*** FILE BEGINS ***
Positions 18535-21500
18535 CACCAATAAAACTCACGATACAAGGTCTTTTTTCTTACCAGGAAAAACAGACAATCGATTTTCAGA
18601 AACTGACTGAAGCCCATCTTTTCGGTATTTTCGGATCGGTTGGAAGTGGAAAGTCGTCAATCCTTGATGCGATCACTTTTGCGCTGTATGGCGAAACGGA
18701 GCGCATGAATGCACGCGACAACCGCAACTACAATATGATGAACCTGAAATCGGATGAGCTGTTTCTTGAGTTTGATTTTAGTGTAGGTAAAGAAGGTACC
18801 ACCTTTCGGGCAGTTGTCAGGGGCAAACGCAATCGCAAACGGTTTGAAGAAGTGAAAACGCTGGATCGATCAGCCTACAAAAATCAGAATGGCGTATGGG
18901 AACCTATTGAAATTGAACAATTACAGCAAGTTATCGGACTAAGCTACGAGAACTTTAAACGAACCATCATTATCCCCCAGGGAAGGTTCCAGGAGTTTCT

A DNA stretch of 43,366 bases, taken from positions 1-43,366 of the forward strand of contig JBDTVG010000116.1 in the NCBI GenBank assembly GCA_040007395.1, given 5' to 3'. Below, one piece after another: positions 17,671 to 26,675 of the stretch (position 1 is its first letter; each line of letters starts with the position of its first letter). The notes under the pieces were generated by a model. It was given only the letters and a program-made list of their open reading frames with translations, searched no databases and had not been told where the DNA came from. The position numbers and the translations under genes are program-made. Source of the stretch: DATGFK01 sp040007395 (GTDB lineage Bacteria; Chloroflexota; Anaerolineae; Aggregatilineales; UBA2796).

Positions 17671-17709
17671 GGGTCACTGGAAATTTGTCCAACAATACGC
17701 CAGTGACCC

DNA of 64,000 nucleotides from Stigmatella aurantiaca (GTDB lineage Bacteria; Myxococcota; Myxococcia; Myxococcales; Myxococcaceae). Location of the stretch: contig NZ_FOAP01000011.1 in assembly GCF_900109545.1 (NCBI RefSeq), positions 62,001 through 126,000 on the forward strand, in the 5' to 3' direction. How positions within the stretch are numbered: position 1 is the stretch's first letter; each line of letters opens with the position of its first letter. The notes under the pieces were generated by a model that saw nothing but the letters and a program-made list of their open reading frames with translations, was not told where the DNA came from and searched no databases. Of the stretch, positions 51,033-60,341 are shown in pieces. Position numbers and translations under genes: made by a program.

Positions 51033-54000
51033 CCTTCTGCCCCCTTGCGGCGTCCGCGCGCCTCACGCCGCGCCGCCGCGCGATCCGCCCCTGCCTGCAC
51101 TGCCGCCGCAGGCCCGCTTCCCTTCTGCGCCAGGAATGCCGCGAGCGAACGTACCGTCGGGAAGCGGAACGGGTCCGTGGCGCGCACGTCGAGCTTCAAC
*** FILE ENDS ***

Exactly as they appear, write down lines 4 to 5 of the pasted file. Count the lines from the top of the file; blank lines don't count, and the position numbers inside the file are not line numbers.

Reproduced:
18701 GCGCATGAATGCACGCGACAACCGCAACTACAATATGATGAACCTGAAATCGGATGAGCTGTTTCTTGAGTTTGATTTTAGTGTAGGTAAAGAAGGTACC
18801 ACCTTTCGGGCAGTTGTCAGGGGCAAACGCAATCGCAAACGGTTTGAAGAAGTGAAAACGCTGGATCGATCAGCCTACAAAAATCAGAATGGCGTATGGG